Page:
You follow your passion. That’s what I did. The more I surfed once I moved down here from Oregon, the more I became obsessed with it. Also, I’ve always been an artist and I was eager to learn something new. I grew up drawing, painting, and designing. In college I was super into ceramics, sculpture, photography and fine art. I even worked at a stained glass studio before I eventually found my calling. Surfboards are my medium and canvas. So you follow that passion. Buy a blank, buy some tools, watch videos online, go into a surfboard Factory, offer to help, sweep the floors, clean…consider yourself an unpaid intern and be a fly on the wall. Learn the tools, learn the craft. Ask questions, and don’t dkip steps. You better master the planer before you jump to getting CNC cuts!

If you could snap your fingers, what are the top 3 changes you’d like to see happen in the surfing world?

That’s easy!

1. More Surfboard Factories making sustainable boards that are less harmful to the environment and the craftsmen and women building them…all the while accepting that our industry generates way too much waste and that its unacceptable and that it has to change.  Which is connected to

2. Glass shops accepting and utilizing the concept of the Zero Waste Initiative that I created because it will dramatically reduce our industries impact on the environment.

3. More professional African American and Black Surfers on the WSL Championship Tour. There’s been one, by the name of Mikey February. Now we’re back to zero…it would definitely be more encouraging to Black kids and the next generation trying to get into it.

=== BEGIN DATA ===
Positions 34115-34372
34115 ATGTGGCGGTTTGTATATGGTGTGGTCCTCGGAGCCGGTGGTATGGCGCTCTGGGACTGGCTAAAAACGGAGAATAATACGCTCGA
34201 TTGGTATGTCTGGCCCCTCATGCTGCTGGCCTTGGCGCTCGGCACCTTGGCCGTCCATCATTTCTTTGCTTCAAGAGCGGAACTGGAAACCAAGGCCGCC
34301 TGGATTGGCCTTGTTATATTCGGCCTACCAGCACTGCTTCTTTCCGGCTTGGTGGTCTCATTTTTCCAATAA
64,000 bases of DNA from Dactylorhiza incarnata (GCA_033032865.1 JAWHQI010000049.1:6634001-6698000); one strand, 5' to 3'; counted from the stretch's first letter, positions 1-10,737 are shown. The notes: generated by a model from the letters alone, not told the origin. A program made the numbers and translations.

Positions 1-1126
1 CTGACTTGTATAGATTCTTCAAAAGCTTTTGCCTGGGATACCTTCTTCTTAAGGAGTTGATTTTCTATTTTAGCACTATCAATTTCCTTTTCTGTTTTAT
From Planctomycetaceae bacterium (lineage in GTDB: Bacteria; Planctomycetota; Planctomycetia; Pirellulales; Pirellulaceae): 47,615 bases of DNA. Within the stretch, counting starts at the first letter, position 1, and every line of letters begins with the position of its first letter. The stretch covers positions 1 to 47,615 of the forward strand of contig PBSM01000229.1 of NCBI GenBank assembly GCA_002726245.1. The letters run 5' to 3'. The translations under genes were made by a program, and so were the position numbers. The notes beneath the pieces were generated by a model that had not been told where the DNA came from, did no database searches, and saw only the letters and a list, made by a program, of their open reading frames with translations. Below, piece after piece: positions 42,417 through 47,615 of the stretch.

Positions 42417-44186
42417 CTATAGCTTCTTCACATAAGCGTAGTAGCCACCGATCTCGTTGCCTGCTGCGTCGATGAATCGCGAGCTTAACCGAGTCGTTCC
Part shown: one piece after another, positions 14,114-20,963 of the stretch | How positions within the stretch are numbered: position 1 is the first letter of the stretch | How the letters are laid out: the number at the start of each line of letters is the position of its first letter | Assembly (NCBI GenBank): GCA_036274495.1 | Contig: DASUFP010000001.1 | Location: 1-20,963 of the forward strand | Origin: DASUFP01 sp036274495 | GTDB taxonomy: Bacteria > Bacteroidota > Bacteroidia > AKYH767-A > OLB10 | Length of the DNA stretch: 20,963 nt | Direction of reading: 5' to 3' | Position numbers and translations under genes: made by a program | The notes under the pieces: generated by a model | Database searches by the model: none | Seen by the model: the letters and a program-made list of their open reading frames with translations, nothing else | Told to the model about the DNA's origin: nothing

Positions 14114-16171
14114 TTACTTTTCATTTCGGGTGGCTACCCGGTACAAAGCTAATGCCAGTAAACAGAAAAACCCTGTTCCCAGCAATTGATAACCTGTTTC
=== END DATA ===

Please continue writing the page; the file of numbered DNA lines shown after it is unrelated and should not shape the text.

What does 2024 have in store for you and your brand ECObyRy?

2024 is a huge year for ECObyRy. I am/we are the newest tenants at AltaSea… AltaSea at the Port of Los Angeles is dedicated to accelerating scientific collaboration, advancing an emerging blue economy through business innovation and job creation, and inspiring the next generation, all for a more sustainable, just and equitable world. It’s a perfect fit for the Future of my brand and the evolution of the eco board. In addition to my new Eco Board studio and factory, I’ll be launching an innovative Recycling and Educational Center on the campus where we can continue the evolution and advancement of the Zero Waste Initiative and circular system. New board models, growing the sustainable clothing line and adding more rad sustainable lifestyle products we can make from our upcycled waste.

Any new developments or collaborations in the realm of sustainable surfboard construction?

Yup! We’re developing a rad new sustainable Pool Tough Tech with one of our vendors to dramatically increase the strength of boards surfed in wave pools…because currently they tend to get a little mangled when bouncing of concrete bottoms.  We also just started collaborating with Swellcycle…they make 3d printed boards that are printed out of recycled lunch trays!

Well this has obviously been an honor and a pleasure to speak with you, but before we wrap this up, tell us… what’s your WHY behind it all…What do you want people to know about you at the end of the day? What do you hope to leave people with? Where do you draw your inspiration from?

Follow your passions. I didn’t grow up surfing. My dream job was to be a Nike designer. By the age of 22 within one year of moving to LA, I started shaping. What started off as a hobby became an obsession and quickly took over my life (surfing) for the better, and I’ve never looked back

Be aware of climate change, and the plastic pollution crisis, it’s real, it’s connected and it sucks. At the very minimum, every day you go to the beach pick up 3 pieces of trash (or more) (and throw them in the bin. It only takes a few minutes and if we all did it, it might not solve the pollution issues we have, but it would atleast make a dent. Eco Boards are rad! Invest in them and you’re investing in your happiness (they’re more durable and have better flex characteristics). Buy a TrashComb. And get involved or even organize your own monthly Beach Cleanups.

Don’t be afraid to be bold and stand out. Take initiative.


Keep up with what else Ryan’s has going on in the works by following his Instagram @eco.byry